It’s been a while since that word has been used around anglers, but I like it, and miss hearing people use it. It’s one of those words that triggers the synapses and gets gray-haired anglers thinking back to canvas-covered Old Town boats and bamboo rods.
What’s a squaretail? Put that query to a fisherman next to you in a casting pool on one of the Tennessee creeks in the Great Smoky Mountains. Chances are he won’t have a clue. Heck, a young Mainer fishing Soudy might not have the foggiest either.
Game’s over. In Maine, a squaretail is a brook trout. And it’s the perfect, unpretentious title for a splendid showcase book by Maine fishing writer and trout activist Bob Mallard. Published by Stackpole Books, it is a rich, information-packed, photo-loaded collector’s book that is as fitting of a tribute to salvalinus fontanalis as any book could possibly be.
Knowing Bob Mallard over the years, personally and by reputation, I would have expected nothing less. The Skowhegan trout man has never been bashful about expressing his love of brook trout and his stalwart determination to share the trout-preservation gospel with anyone who will listen.
From his book, here are some expressions of his unbridled passion for trout: “Brook trout are the most beautiful fish … they are greatly unappreciated … brook trout need friends to survive ….the preservation of wild native trout is more important to me than fishing.”
I fished years ago with Mallard from his drift boat on the Upper Kennebec River. In between cigars and too many bass hookups, we talked trout, trout and trout. We agreed to disagree on the question: to eat, or not to eat — trout, that is.
Today, I noticed that, in person and in his book, he avoids the “never-eat-a-trout soapbox.” He’s mellowed with age. However, he did sneak this last sentence in his chapter on trout terminology: “And, like golf, you don’t have to eat the ball to enjoy the sport.”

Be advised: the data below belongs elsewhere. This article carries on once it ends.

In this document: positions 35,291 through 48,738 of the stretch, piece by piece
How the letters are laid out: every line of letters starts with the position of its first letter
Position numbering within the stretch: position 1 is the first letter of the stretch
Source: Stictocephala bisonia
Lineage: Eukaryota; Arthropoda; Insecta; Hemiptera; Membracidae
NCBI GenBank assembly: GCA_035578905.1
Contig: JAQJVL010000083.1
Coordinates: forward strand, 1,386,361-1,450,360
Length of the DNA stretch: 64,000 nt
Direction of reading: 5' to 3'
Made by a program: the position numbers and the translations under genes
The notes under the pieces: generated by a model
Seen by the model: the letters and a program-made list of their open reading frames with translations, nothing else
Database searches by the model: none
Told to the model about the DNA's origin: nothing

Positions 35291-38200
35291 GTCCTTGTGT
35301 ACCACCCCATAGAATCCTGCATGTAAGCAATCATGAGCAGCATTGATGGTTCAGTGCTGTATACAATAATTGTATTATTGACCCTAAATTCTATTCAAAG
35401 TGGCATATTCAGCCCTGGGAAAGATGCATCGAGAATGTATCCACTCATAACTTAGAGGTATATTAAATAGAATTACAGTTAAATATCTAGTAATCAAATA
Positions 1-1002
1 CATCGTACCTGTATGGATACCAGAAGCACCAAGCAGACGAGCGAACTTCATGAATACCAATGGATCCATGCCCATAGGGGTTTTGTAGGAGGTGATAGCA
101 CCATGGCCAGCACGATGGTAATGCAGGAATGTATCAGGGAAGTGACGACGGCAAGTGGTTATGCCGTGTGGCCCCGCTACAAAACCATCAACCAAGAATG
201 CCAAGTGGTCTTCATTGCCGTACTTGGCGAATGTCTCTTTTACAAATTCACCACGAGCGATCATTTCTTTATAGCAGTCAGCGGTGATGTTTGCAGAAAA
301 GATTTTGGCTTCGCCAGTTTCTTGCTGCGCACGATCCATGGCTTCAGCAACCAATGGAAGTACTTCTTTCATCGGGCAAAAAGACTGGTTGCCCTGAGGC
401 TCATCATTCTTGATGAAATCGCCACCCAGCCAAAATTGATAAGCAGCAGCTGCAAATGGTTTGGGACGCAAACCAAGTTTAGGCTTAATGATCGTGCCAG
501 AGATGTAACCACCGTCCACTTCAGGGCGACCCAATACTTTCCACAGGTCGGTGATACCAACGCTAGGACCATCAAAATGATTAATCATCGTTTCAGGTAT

The book certainly is, as advertised, “The definitive guide to brook trout and where to find them.” Mallard leaves no stone unturned. His wife, Diana, and other photographers have added immeasurably to the book’s eye appeal with exceptional photographs of stunning male brookies adorned in their fall colors. The book is available online at www.bobmallard.com.
You can’t say it enough. Maine is blessed with a wild native brook trout fishery like no other in the continental United States. And, as Mallard points out, experience elsewhere teaches us that there are perils for this coveted game fish, the most significant of which in Maine is the worrisome plague of invasive fish species in our trout waters.
“Squaretail” is a wonderful book about trout and how and where to fish for them. It likewise gives wider exposure and permanence to Mallard’s laudable trout-preservation message.
From all of us who love brook trout, a tip of the fly-studded fishing hat to Bob Mallard for all he has done, and will do, to keep brook trout preservation a fisheries management priority in this state and elsewhere.